I set my price low (low by Brooklyn standards, that is).  I didn’t need much space, but I demanded light, a workable kitchen, and, if at all possible, outdoor space. I was shown some awful apartments. One was not only dungeon dark, but oddly laid out, and seemed to me it would be impossible to entertain in; all the space was taken up by the foyer. No one needs a foyer as far as I’m concerned, especially not a twenty-five year old. Another apartment was plenty big, but so low and dark that, even in mid-afternoon, all the lights had be flipped on. One was flooded with light and sat on the corner of two beautiful blocks, but the kitchen was smashed into a tiny corner. I began to lose hope, my mind wandering back to the drawing board.

After a couple of weeks more of obsessively scouring listings online (which, a word to the wise, are few and far between in January), I saw something that caught my eye; a picture of a building’s entrance surrounded by a black iron gate and flanked with flowers in bloom. I recognized the flowers, remembered having passed them innumerable times on walks down Washington Avenue. I’d always been struck that, on a street so busy and so ill-kept, someone had thought to plant and tend flowers. An act of defiance. A splash of color amid the debris and shuttered storefronts.

The apartment was small and idiosyncratic, but I fell in love with it immediately. Exposed brick walls, eleven-foot ceilings, three enormous windows and skylights to boot. It was on the top floor and faced an interior courtyard, which equalled hard-to-come-by quiet. The “kitchen” (what there was of it) was fitted into the narrow entrance hallway, but I could envision how a little rearranging and a cheap new countertop would give me enough space to chop and sear for a crowd. There was plenty I would want to change, I knew, but I looked forward to the opportunity to make the place my own, bit by bit. The decked roof– an area I would share with only one other person, a neighbor I had yet to meet, but someone who had taken the care to build planters that surrounded the deck with what I was sure would be greenery in the warmer months– sealed the deal.  I made an offer that night.

I was sure I was settling into 4RL for a good long stretch. Five years at least. I was in a long distance relationship with a weak foundation, one I knew at my core wouldn’t last. And I was gathering the courage to start life on my own again from the safety and steadiness of my newfound haven.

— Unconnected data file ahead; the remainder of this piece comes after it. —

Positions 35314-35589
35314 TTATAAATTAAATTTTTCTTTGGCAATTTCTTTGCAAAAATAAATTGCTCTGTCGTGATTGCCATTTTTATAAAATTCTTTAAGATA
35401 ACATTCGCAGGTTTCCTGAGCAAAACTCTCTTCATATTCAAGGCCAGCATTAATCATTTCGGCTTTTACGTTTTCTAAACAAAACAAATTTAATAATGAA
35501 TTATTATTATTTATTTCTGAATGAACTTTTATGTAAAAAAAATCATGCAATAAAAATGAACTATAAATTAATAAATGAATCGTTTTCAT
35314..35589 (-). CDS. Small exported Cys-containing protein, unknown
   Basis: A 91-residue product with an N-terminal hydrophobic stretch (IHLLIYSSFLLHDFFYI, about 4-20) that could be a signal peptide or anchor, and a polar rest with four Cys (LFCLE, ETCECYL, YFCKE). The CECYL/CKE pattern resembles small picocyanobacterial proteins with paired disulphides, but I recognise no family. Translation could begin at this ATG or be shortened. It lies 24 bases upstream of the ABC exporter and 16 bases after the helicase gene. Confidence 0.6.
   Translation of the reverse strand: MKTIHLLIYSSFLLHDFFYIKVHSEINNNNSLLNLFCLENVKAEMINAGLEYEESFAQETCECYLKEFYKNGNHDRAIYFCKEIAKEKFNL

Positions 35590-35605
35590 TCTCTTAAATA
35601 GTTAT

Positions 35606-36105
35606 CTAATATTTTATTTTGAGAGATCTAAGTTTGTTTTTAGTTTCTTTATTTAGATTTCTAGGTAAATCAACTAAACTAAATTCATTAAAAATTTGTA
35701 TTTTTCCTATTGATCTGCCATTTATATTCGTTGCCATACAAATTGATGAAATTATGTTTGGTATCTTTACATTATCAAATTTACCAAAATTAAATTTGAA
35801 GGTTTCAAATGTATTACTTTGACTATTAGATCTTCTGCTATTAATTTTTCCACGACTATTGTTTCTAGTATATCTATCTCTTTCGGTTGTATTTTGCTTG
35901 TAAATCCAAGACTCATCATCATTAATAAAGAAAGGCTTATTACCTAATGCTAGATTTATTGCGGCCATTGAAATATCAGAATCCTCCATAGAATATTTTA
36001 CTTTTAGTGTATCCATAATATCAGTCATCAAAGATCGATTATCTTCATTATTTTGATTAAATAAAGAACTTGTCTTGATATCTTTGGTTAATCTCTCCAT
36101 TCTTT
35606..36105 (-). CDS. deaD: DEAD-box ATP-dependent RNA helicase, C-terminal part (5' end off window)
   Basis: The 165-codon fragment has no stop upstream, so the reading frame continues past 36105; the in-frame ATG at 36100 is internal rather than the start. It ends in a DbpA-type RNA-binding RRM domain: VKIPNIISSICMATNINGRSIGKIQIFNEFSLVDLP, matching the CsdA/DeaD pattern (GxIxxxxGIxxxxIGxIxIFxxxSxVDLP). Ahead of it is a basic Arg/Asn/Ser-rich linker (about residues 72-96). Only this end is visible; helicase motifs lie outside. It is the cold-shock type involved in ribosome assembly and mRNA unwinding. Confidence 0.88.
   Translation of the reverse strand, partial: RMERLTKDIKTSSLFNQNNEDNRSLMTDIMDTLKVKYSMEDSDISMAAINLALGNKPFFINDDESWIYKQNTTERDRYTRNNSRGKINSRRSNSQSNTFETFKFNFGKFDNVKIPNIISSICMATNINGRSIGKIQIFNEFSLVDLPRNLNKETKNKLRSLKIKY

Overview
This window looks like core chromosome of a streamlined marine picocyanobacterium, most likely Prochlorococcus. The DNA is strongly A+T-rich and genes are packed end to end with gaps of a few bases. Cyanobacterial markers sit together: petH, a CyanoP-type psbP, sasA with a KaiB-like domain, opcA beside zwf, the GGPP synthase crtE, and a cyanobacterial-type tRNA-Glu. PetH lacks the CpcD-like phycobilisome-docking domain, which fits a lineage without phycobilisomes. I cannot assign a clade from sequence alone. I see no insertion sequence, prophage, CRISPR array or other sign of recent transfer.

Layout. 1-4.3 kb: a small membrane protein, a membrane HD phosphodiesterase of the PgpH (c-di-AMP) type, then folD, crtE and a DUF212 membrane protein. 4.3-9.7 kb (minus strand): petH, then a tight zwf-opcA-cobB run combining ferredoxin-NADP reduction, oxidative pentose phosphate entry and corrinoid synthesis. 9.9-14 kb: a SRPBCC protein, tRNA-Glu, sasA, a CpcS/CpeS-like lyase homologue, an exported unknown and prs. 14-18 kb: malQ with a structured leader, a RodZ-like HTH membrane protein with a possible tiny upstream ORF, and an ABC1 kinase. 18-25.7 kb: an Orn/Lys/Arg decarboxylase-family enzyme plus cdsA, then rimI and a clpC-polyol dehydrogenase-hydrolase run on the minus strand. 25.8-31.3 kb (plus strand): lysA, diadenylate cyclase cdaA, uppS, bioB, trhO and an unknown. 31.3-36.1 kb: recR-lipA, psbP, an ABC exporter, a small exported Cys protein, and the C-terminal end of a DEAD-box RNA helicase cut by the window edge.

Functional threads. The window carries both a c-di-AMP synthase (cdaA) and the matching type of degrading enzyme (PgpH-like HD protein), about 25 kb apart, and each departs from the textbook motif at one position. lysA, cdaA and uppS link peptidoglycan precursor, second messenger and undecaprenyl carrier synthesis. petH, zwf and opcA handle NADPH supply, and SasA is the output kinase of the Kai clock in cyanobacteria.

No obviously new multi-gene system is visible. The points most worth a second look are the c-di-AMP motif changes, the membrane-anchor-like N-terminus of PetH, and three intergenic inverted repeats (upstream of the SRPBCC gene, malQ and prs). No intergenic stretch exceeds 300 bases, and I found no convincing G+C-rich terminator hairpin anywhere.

Fast forward two and a half years. I’ve ripped out ceilings and put in heavy beamed shelving. I designed an entirely new bathroom that’s anchored by a very old sink. The kitchen has been rearranged Tetris-style so that I have more counter space and everything, miraculously, fits. I never re-installed the smoke detector I took down after, on my first night in the apartment, I set it to beeping incessantly from searing a steak on the stovetop. I’ve hosted dinner parties for twelve, a Hurricane Sandy refuge for blacked-out friends, and enjoyed countless quiet hours alone. And when, nearly two years into my living there, the fact that Chris and I were ready to move in together snuck up on me, I had some more shelves built and a slim pot rack hung along the kitchen wall and our family of three–two “grown ups” and a Boston terrier– happily squeezed in. I had thought the apartment was finished before,  but, post-Chris-prep-renovation, when my brother dropped by for a beer, he commented that it finally seemed complete. He was right; Chris has had that effect on so many aspects of my life.

And now, we’re going. It’s only a few blocks, so we won’t have to deal with the unnerving meta-effects of uprooting (new friends, new dog park, new supermarket, new zip code, etc.). I know eventually that will feel like home too, in new and unexpected ways. We’re going for plenty of good reasons, with all sorts of bonuses on top (read: soon-to-be-husband, dog, bigger kitchen, across the street access to the dog park, butcher and cheesemonger neighbors- yes, seriously). Yet though we haven’t packed a single box yet, I’m feeling, even in anticipation, the intensity of  the loss of this place.

Perhaps the time to feel the nostalgia pre-emptively is, in itself, a gift. As Toni Morrison wisely said, “It is sheer good fortune to miss someone before they leave you.” I didn’t have such luck with either of my parents; their exits from my life crept up too fast. But with the home I made in their wake, I’ve been given the gift of time. To rebuild, to recuperate, and now, to take off.